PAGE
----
Find ways to bond and connect with the culture of your adopted African American child.
Talking About Race and Honoring Birth Culture in Transracial Adoption
When your child joins your family through transracial adoption, you must find ways to talk about racism, instill a positive racial identity, and honor her birth culture.
An unexpected emergency tests the strength of a mother-daughter bond.
“From an early age, my children needed to know where they belonged—and the birth country where they came from.”
Although we knew our South American-born son would face challenges growing up in a predominantly white middle class suburb, we were totally unprepared for what was to come.
If your family is thinking about adopting a child of a different race, spend some time answering these six questions to help determine if it’s right for you.
My parents were immigrants from Germany and India, my husband also comes from a mixed background; we have one biological child, and one adopted from South Korea. What makes my daughter Korean? What makes her American?
As the parent of an Asian child, I am constantly called upon to help my daughter navigate between diminished achievements and heightened failures.
We’re committed to raising our son in our religion, but we won’t let his adoption erase essential parts of who he is.
Many think of tuberculosis as a thing of the past, but it’s one of the top ten causes of death worldwide. Here, learn what TB tests your adoptive child might need.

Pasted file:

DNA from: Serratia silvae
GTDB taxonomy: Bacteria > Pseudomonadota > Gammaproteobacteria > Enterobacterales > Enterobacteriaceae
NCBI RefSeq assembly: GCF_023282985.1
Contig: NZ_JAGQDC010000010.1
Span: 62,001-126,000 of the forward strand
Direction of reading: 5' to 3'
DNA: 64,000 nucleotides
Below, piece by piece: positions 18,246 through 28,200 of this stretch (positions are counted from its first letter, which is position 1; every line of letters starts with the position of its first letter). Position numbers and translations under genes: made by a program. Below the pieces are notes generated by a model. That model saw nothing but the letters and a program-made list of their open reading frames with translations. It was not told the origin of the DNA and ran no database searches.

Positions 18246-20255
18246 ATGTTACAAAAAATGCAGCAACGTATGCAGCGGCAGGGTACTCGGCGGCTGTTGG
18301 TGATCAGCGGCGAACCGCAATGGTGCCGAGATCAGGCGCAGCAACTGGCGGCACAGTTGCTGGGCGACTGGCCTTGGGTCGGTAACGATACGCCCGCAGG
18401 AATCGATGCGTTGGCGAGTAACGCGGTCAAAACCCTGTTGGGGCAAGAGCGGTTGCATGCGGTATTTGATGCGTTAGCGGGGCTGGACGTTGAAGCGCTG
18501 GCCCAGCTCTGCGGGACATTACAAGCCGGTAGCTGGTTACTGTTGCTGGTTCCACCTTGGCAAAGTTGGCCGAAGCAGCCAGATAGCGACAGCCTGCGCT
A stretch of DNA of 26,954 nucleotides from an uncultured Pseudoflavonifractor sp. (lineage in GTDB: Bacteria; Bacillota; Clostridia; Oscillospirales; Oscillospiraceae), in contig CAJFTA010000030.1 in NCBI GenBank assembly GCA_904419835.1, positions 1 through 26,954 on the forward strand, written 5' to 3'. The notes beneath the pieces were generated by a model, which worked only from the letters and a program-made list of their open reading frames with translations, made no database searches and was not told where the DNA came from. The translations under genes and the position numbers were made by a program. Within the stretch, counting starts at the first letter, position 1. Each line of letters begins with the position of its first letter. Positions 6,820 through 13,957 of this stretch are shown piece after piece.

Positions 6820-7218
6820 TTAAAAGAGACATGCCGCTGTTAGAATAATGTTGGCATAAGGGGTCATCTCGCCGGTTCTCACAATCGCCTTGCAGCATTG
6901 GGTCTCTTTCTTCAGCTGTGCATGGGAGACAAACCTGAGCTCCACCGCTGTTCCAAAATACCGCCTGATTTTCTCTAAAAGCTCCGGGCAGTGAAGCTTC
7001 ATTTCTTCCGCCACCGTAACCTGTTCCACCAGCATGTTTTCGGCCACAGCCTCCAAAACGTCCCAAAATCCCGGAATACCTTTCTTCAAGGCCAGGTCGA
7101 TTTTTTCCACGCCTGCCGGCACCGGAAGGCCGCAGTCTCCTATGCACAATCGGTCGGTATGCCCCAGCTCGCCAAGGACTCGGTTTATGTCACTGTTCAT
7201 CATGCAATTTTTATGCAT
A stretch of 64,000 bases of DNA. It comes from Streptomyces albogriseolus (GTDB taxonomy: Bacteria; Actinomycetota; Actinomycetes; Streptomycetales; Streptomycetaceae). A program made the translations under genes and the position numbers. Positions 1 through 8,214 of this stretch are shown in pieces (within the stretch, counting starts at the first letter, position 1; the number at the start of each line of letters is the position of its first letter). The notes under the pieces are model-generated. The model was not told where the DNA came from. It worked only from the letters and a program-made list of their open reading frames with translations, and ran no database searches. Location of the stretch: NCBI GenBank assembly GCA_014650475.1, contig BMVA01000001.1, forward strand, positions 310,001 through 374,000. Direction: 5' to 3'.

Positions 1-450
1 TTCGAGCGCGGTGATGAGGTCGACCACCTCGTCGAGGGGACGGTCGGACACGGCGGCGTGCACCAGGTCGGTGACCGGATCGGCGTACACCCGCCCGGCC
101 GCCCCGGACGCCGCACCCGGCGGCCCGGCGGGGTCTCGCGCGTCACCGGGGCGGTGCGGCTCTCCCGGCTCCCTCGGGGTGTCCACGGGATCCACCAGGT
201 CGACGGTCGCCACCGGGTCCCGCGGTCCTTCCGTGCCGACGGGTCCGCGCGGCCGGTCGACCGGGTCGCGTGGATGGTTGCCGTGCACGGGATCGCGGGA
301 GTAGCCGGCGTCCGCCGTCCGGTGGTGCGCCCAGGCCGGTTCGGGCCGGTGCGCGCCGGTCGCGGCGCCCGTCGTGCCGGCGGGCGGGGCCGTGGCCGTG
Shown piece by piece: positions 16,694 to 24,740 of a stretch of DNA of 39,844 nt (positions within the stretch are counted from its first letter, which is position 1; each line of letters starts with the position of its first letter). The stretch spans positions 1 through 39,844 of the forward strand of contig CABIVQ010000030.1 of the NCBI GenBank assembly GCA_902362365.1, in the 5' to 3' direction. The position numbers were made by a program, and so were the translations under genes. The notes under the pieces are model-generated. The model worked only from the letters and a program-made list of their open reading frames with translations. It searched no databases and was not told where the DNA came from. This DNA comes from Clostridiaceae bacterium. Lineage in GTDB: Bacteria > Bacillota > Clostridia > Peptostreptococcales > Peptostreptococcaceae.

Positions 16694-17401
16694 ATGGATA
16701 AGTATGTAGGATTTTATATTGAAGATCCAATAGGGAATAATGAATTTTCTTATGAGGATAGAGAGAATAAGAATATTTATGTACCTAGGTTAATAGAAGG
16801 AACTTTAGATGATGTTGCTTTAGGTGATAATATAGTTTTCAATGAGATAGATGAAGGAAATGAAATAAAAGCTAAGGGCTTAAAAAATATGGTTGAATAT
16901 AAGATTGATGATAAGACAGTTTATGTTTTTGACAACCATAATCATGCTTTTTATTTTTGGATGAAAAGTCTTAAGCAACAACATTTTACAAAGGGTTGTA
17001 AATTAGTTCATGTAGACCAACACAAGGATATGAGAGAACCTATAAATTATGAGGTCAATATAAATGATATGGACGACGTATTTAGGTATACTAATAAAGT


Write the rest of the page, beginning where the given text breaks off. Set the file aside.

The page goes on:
While it might have been “just hair” to me, the emotions were far more tangled for them, with roots deep into the history of oppression between our two peoples.
Use these tips for building cultural diversity for children in your family, community, and school.
A child doesn’t have to be adopted internationally to need to find her roots.
Talking about racism makes most of us uncomfortable. Still, parents of transracially adopted children should resist the urge not to talk. Here’s how.
Three adolescents share their experiences with open adoption, and how they feel about their relationships with their birth family.
You can offer your children support—and the tools they need to fight back.
White parents do not have the experience of feeling vulnerable or targeted based on race, so telling a transracially adopted child “I know how you feel” isn’t right—but silence is also not the answer. Adoptees and experts discuss how parents should speak out and take action.
Our trip to her birth country gave my daughter a picture of her early life. She discovered that she was, and had always been, real.
Teens need their parents’ guidance in forming their racial identity.
I’m not sure why I never told my children. But when they asked, I knew it was time to end the secrecy for good.
“Growing up, makeup felt like a mask—a cover-up for my true inner self.”